The troop of squires, dressed in traditional costumes of this region, keeping step marches boldly to the beat of the march.
The giants, often moustached, heeding neither left nor right, carry flintlock rifles on their shoulders; firelocks and yataghans are tucked into the richly decorated waistband, called “the snake’s nest”. On the right shoulder is a jacket edged and decorated with red silk ribbon; the waistcoat is decorated with silver buttons, trousers are made of dark blue cloth and the shirt of white cotton fabric.
There is a red girdle and a waistband around his waist. A yataghan and two firelocks are tucked into the waistband, a flintlock rifle over the left shoulder. The drummers, the alka setter and his assistant are dressed in simpler folk costumes.
Light peasant shoes are on the feet and in them embroidered oversocks.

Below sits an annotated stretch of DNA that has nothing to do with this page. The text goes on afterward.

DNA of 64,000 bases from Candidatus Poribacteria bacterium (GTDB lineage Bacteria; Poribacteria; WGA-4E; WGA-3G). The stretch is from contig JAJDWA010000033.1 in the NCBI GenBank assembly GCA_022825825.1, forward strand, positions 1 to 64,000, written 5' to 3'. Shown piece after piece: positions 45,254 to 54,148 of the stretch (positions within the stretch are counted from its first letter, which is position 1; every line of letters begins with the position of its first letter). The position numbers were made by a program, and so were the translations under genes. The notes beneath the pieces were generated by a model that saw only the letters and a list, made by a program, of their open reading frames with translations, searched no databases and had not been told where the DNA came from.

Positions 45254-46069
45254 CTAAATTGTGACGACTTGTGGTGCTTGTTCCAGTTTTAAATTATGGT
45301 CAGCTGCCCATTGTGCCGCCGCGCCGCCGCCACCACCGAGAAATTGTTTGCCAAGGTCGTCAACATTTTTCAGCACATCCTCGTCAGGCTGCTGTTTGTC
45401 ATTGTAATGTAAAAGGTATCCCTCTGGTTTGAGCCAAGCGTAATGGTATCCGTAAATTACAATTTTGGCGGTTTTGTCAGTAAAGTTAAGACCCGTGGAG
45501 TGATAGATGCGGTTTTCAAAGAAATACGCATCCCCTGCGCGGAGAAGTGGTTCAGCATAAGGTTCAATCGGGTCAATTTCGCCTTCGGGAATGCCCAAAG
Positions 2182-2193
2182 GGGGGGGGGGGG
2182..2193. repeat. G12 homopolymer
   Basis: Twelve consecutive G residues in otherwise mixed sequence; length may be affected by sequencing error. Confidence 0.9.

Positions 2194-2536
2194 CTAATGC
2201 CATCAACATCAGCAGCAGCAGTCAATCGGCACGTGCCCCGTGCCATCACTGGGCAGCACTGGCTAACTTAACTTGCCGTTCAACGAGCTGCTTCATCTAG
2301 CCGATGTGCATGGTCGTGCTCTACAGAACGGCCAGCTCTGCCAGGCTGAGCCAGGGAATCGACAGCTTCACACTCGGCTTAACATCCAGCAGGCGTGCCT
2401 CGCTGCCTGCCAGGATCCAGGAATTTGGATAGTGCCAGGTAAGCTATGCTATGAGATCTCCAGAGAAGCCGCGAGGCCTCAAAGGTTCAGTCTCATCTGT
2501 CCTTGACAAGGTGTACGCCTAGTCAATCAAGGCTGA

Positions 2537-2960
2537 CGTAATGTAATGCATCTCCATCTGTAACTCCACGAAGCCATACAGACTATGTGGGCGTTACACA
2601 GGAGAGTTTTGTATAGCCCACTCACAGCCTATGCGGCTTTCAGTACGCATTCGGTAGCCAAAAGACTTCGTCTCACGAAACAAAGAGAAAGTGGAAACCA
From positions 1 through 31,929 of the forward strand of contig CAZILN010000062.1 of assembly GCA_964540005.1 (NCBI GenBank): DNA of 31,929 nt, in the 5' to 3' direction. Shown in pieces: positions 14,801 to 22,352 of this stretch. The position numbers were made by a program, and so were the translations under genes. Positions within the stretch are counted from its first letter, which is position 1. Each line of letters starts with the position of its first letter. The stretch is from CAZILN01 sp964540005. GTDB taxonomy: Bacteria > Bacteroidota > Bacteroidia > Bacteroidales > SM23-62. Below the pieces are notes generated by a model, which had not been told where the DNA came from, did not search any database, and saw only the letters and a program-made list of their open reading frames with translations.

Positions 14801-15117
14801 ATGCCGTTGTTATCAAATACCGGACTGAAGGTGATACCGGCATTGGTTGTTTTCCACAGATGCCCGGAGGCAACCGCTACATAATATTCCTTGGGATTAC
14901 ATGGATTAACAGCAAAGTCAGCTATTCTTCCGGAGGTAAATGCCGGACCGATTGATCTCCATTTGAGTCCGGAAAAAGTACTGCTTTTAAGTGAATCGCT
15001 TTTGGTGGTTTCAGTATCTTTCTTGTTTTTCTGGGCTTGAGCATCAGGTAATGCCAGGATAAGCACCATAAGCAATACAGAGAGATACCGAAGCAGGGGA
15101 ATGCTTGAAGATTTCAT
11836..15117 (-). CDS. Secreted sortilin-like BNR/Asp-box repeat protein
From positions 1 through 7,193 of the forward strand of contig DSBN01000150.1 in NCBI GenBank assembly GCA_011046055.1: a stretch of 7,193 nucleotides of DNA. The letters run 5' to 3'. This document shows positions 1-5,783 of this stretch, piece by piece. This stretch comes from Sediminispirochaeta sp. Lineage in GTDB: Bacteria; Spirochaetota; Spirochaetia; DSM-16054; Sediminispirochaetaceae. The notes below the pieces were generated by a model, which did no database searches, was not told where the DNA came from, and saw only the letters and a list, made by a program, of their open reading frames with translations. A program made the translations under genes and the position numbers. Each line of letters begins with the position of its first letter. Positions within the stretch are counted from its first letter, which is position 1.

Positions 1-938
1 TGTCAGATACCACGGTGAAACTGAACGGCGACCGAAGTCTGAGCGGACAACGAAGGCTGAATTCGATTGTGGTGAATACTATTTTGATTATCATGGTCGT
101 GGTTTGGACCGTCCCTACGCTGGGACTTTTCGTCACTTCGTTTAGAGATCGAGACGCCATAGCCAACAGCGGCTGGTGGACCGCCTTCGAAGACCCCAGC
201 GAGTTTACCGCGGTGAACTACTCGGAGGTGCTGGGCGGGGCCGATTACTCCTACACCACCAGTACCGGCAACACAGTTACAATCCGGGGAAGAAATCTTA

The armour bearer carries a shield of Persian origin (from the end of 17th century) which is, after a legend, the loot of the Sinj battle in 1715.
“Arambaša”, i.e. the chieftain or the leader of the alkars’ squires, wears similar garment like squires, but more lavish. Filigree cufflinks are on the collar band, the waistcoat is covered with gilded tiles with six gold collets. The jacket is made of red baize and thrown over his shoulder, there is a many-coloured silk girdle, in the waistband there are decorated firelocks, a yataghan and a stem with iron tongs. “Arambaša” marches at the head of Alka procession, totally concentrated, dressed in his sumptuous costume and with his old ornamented firelock on the shoulder.